Posted by Ali R.Tuna on 02-04-2004 04:36 PM:

Paintings from Osman Hamdi bey and more rugs

Dear Turkotekers,
Further to the comments of Filiberto in the last tread , I am posting two pictures from Osman Hamdi bey , painter , pupil of Jean Louis Gerome and the founder of the Turkish islamic Art Museum and Archeology Museums.
Osman Hamdi bey was representing the oriental objects with high precision in his paintings. He particularly liked to render the architectural settings , the interior decorations and the carpets.
The first picture called the Carpet Merchant ( which he has donated to Wilhelm von Bode in Berlin Museum) represents the still classical scenery of a Western family being marvelled to carpets. Their guide behind them , is probably stunned by the price asked. I find the attitudes of each person in the scenery so real !

All three rugs in the forefront are Caucasians (please give us the types) while the one shown on the back is a central Anatolian of a well known type with ramheads (see C.Alexander collection for a similar one).

This carpet is represented again on the right , on the second picture called "Two ladies in a shrine" . The rug on the left on this picture is a Milas from Western Anatolia.


Posted by Filiberto Boncompagni on 02-05-2004 08:20 AM:

Hi Ali,

Thank you for presenting an Oriental Orientalist!

Incidentally, "Googling" the web for Osman Hamdi I found this:

Pascal Sebah (1823-1886) was a leading photographer in Constantinople, now the city of Istanbul. Constantinople, composed of many diverse peoples, was the capital of the Ottomon Empire and Sebah's career coincided with intense Western European interest in the "Orient," which was viewed as exotic and fascinating. Constantinopolitan photographers, such as Sebah and Abdullah Freres, had a ready market selling images to tourists -- of the city, ancient ruins in the surrounding area, portraits, and local people in traditional costumes, often holding water pipes. Sebah rose to prominence because of his well-organized compositions, careful lighting, effective posing, attractive models, great attention to detail, and for the excellent print quality produced by his technician, A. Laroche.
Sebah's career was accelerated through his collaboration with the artist, Osman Hamdi Bey (1842-1910). Osman Hamdi Bey posed models, often dressed in elaborate costumes, for Sebah to photograph. The painter then used Sebah's photographs for his celebrated Orientalist oil paintings. In 1873, Osman Hamdi Bey was appointed by the Ottoman court to direct the Ottoman exhibition in Vienna and commissioned Sebah to produce large photographs of models wearing costumes for a sumptuous album, Les Costumes Populaires de la Turquie. The album earned Sebah a gold medal, awarded by the Viennese organizers, and another medal from the Ottoman Sultan Abdulaziz.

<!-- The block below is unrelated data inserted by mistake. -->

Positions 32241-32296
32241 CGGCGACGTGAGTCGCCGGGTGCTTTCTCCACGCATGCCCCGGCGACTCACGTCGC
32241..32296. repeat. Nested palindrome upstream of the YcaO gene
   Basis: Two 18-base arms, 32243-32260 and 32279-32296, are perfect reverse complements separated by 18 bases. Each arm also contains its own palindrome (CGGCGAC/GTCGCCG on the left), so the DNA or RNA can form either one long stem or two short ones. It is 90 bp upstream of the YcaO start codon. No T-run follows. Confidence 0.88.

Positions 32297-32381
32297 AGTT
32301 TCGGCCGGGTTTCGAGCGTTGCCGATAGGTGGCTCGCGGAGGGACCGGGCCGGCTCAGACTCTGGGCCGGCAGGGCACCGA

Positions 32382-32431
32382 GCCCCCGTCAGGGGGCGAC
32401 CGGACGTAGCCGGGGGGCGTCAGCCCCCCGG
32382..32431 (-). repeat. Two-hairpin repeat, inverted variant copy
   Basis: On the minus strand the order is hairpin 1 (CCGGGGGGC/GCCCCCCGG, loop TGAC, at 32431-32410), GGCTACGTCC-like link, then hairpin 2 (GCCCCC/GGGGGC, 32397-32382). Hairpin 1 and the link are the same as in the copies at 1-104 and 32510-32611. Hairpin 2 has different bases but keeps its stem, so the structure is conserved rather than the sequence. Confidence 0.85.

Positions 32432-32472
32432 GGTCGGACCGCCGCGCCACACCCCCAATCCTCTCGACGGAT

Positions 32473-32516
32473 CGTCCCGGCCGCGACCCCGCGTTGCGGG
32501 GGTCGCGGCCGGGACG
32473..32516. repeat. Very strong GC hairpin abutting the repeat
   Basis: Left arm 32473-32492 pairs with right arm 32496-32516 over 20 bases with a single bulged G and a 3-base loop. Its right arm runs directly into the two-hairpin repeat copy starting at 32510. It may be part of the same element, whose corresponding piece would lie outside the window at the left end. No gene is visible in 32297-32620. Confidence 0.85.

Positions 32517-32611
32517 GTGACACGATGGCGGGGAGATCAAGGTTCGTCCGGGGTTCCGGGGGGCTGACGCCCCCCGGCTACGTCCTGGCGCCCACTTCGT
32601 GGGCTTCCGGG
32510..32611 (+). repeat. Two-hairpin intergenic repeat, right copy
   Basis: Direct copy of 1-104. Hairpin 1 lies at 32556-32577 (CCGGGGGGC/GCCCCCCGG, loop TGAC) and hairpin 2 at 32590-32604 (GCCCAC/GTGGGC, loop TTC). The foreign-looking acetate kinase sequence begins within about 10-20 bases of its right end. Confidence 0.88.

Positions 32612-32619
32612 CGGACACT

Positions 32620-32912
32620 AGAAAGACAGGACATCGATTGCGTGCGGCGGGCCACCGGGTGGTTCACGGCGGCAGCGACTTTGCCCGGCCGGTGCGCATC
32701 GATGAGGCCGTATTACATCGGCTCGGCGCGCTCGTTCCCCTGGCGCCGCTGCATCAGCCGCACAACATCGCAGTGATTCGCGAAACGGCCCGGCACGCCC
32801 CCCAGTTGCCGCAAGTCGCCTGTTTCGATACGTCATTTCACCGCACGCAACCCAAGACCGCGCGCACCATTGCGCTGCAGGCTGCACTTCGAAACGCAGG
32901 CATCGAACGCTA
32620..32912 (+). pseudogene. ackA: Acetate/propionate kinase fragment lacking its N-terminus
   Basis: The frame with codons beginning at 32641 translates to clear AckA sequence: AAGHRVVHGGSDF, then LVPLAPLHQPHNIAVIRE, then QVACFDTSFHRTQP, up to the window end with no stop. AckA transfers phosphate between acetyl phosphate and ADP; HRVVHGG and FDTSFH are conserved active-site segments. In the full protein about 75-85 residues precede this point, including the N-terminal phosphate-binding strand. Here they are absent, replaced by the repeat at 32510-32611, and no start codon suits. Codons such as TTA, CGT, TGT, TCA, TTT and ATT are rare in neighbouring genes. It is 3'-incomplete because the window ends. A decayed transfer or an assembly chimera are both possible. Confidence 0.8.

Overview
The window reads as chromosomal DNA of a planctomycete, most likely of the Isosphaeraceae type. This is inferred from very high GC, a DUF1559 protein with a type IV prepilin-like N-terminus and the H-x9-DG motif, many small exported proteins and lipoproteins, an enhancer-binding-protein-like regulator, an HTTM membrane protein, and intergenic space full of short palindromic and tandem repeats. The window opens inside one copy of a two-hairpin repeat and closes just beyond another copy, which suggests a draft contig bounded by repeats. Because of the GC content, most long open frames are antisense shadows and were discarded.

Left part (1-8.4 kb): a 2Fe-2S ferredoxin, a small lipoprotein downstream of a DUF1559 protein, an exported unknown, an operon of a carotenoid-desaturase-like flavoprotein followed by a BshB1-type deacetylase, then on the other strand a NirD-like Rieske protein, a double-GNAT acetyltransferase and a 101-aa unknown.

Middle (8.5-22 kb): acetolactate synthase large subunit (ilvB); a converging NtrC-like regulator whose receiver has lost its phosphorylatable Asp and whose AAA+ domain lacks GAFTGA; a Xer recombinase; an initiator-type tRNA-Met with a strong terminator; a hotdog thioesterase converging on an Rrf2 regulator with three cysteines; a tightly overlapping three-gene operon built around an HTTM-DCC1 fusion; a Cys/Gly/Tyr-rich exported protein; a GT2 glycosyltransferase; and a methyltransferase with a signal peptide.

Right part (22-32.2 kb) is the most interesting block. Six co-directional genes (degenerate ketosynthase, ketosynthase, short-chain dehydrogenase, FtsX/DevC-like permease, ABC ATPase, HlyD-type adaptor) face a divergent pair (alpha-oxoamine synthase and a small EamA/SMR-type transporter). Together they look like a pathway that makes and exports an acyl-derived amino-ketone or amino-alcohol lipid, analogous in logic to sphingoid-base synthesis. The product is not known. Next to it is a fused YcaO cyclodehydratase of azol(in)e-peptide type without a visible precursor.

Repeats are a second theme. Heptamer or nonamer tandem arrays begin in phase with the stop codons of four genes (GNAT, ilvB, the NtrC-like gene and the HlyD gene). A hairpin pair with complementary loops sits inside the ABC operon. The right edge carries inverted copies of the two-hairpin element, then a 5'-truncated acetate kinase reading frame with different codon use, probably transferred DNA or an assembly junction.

Like his master Gerome, Hamdi used photographs for his paintings… No wonder they produced very accurate pictures. In any case, this doesn’t make their works less enjoyable.

As for the attribution of the three Caucasians, the one in the middle is easy.
Well, almost easy - in fact that design has two denominations in the trade:

- Surahani, sub-category of Shirvan-Baku

- Orduthck Konakgend, sub-category of Kuba. Whatever, it’s East Caucasus.

The other two are more difficult.

The one on the right could be a Khila, again from the Shirvan-Baku region.

The one on the left is very unclear. That sort of half medallion visible at the end reminds me the "gubpa" ornament mentioned by Bennett (page 209 of "Caucasian") in relation to "hexagon columns" Shirvans…

I don’t know…



Posted by Wendel Swan on 02-17-2004 11:01 AM:

Dear Filiberto and all,

Filiberto, you point out that the design in the central rug in “The Carpet Merchant” has two denominations in the trade: Surahani and Orduthck Konakgend.

The most common name given to this class of rug in the trade would be “Golden Shirvan.” The absence of any reds indicate that it was bleached, a practice that some assume is only of recent origin. This painting demonstrates that some rugs were bleached at least 100 years ago.